There have been numerous times in my life when even after giving my very best effort I came up short. I didn’t come in first place. I didn’t win the blue ribbon or hoist above my head the coveted golden trophy. I used all the resources at my disposal along with my outside of the box imagination and still I missed the mark.

Yet, as long as I really knew that I had given my best effort I was content. As long as I knew in my heart if I were to replay the situation before me over and over again, the outcome would remain the same, I could live with that. You see, there is no shame in giving all that you have for something you dearly believe in. There is no shame in trying your absolute hardest and still falling short of accomplishing your original goal.

Which is why with recent events in the news, I’m left struggling. Is this really our best? We just crossed the million-person mark for lives lost to COVID-19. A million is a lot of anything. We fought over vaccines, the wearing of masks, and social distancing. Some said it was all a hoax and the body tally kept increasing. Others said it will go away when the weather warms up. Now we wonder how did we allow ourselves to get to this point? Why did we let our pride, our fears, and complete ignorance, inflict such damaging losses on this, the most powerful nation the world has ever known?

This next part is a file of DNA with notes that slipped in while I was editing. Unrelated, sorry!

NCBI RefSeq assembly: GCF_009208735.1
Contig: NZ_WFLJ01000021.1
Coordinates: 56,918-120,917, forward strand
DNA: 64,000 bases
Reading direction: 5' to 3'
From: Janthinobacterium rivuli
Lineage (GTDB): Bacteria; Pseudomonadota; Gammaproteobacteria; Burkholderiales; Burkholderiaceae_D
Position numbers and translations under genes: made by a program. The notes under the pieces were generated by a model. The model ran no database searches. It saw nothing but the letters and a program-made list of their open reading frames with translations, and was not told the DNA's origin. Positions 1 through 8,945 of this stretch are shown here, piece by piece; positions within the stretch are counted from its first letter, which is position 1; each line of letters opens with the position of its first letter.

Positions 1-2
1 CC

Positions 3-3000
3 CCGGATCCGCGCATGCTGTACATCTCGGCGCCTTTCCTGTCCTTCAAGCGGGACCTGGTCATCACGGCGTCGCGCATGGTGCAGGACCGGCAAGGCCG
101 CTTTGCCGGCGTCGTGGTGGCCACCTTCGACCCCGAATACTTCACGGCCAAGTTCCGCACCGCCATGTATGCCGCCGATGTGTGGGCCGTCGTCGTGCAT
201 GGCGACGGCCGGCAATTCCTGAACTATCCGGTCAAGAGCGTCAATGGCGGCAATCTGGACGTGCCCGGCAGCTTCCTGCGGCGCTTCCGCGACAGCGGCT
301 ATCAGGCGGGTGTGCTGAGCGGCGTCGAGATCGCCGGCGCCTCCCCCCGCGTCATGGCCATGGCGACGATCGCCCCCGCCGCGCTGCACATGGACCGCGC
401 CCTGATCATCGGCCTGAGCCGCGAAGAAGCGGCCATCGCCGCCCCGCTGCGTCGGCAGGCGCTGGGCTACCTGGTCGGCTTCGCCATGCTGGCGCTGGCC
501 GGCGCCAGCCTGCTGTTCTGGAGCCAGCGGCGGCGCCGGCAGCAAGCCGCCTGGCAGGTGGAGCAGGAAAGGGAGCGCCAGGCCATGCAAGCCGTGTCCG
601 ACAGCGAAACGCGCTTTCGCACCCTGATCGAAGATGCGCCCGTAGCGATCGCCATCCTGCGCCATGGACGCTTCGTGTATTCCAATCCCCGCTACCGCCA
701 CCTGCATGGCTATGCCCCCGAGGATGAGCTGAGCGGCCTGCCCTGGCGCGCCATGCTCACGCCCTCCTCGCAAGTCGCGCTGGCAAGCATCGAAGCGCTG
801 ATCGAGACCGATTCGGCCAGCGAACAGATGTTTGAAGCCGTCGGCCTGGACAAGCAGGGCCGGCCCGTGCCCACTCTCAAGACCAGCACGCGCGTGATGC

Then over the last two weeks we’ve all watched in horror as two mass shootings have once again wreaked carnage in a grocery store and an elementary school. The media covers the aftermath like a blanket. Our elected officials send up the usual thoughts and prayers. Many of us are outraged to live in a country where there are more mass shootings that days in the year. As for me, I have to ask, “Is this really our best?”

I understand the deeply polarized world in which we are living. I know how tribal we have become. Our leaders have become experts at exploiting our fears and hurts to raise billions of dollars for the next election cycle, though in terms of any real action nothing ever changes. The list just gets longer: Columbine, Red Lake, Virginia Tech, Northern Illinois, Sandy Hook Elementary, Marjory Stoneman Douglas, Santa Fe, Oxford, and now Robb Elementary joins the ever growing list of mass shootings.

Is just maintaining the status quo really our very best effort? Is doing nothing the preferred choice instead of engaging the difficult work of finding compromises? Has it now become acceptable for us just to send our children off to school and let them take their chances in life’s lottery that they might be the next shooting victims?

I believe that to date, we have not yet given these issues our very best effort in finding new and better solutions. I know that we can do better. There is certain to be another future wave of COVID that will take even more lives. Without any meaningful changes in how we handle firearms in this country we are certain to have more and deadlier mass shootings inside of our schools.

We need more of us who are willing to offer our very best to find new answers for entrenched problems plaguing our nation. What we have given so far, simply isn’t enough. To break the vicious cycle in which we find ourselves stuck, it will take all of our best.

Father Mark +